Third several ancient cultures revered the bull or, in Indo-Europe the horse. One of the rites was mock intercourse with this symbol of fertility by the Queen/Priestess. This act was supposed to guarantee good crops, lots of livestock and of course healthy children for the coming year.

But what about the Minotaur?

Well, many many ancient and not so ancient cultures employ masks in religious rites. Animals are a frequently the subject.  Is it so far a stretch to believe that the Minotaur is a masked man involved in a religious rite?

Besides painting Theseus as a hero (which I dispute but more about that later), this myth spins Crete as decadent and deserving of conquest. By the Myceneans, naturally.

Bull-leaping and Theseus

Bull leaping is probably one of the most well-known -if not the most well-known – image of the Minoan civilization. Most people believe the account written in the myth of Theseus and the Minotaur. It is important to remember the Greeks (the Mycenae and forward) borrowed a lot from other cultures. The civilization on Crete was very important. With that said, the Minoan civilization was Goddess centered while the Mycenae were patriarchal and that made a huge difference in how the invaders viewed the rites and rituals they saw.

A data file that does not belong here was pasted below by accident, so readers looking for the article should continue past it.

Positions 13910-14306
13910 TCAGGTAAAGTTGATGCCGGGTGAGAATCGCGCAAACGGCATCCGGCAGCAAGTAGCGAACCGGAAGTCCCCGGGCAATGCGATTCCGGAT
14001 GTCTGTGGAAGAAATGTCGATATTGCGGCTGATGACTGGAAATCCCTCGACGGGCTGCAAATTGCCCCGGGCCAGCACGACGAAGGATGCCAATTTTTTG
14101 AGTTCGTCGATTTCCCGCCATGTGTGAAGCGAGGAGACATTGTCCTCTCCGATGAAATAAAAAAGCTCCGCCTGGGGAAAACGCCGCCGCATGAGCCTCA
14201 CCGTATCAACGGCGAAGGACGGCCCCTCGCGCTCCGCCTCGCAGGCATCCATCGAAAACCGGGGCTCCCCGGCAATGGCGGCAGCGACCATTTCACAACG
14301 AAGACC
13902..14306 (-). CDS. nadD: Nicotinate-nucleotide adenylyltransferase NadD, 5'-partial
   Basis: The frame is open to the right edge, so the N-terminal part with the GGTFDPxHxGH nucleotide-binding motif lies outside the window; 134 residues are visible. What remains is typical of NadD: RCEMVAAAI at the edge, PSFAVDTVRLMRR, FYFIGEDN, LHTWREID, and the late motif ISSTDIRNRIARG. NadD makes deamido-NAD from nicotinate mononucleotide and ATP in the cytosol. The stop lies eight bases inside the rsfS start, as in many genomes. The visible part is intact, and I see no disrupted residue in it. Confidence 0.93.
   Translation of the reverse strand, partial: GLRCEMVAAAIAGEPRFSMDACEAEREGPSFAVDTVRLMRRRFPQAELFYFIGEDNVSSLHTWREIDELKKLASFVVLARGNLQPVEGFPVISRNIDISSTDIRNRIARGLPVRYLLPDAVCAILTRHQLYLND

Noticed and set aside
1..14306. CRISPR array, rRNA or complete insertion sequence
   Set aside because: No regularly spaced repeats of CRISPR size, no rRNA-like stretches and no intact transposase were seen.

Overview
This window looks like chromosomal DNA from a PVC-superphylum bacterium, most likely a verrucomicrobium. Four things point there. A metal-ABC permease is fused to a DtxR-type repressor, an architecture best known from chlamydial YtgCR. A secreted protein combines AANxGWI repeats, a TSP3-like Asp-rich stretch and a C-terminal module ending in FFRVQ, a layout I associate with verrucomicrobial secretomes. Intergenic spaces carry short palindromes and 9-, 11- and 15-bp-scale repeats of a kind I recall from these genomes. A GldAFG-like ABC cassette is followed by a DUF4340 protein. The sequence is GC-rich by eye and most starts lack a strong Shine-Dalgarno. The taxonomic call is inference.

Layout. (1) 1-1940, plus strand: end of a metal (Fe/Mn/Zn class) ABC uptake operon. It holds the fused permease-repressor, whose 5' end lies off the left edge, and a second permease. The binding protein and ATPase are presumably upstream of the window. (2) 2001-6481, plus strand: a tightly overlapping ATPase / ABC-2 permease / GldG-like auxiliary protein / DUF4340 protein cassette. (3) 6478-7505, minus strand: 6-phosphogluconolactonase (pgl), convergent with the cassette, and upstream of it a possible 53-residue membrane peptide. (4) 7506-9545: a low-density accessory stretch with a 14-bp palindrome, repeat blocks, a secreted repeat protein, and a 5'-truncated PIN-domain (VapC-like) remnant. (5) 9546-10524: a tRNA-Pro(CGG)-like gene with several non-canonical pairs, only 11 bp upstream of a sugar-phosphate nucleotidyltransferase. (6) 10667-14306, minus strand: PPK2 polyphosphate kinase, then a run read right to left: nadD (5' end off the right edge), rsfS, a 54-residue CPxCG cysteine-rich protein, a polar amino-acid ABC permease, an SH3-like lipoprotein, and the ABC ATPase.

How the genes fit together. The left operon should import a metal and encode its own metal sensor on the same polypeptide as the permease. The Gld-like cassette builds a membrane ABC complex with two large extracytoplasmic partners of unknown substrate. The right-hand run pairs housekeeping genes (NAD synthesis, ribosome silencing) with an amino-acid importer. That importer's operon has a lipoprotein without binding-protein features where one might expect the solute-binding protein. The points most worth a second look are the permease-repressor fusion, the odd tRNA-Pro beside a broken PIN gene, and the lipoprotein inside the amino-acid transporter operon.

In the Theseus myth, Minos exacts a tribute from Athens of 7 young men and 7 maidens to face the bull and perform bull-leaping. Minos’s daughter Ariadne falls in love with Theseus and gives him a ball of string to find his way through the labyrinth under the city and kill the Minotaur, (The creation of this beast is another story). Theseus does so, thereby freeing himself and the other tributes from Crete. He takes Ariadne with him but abandons her on another island. Great guy.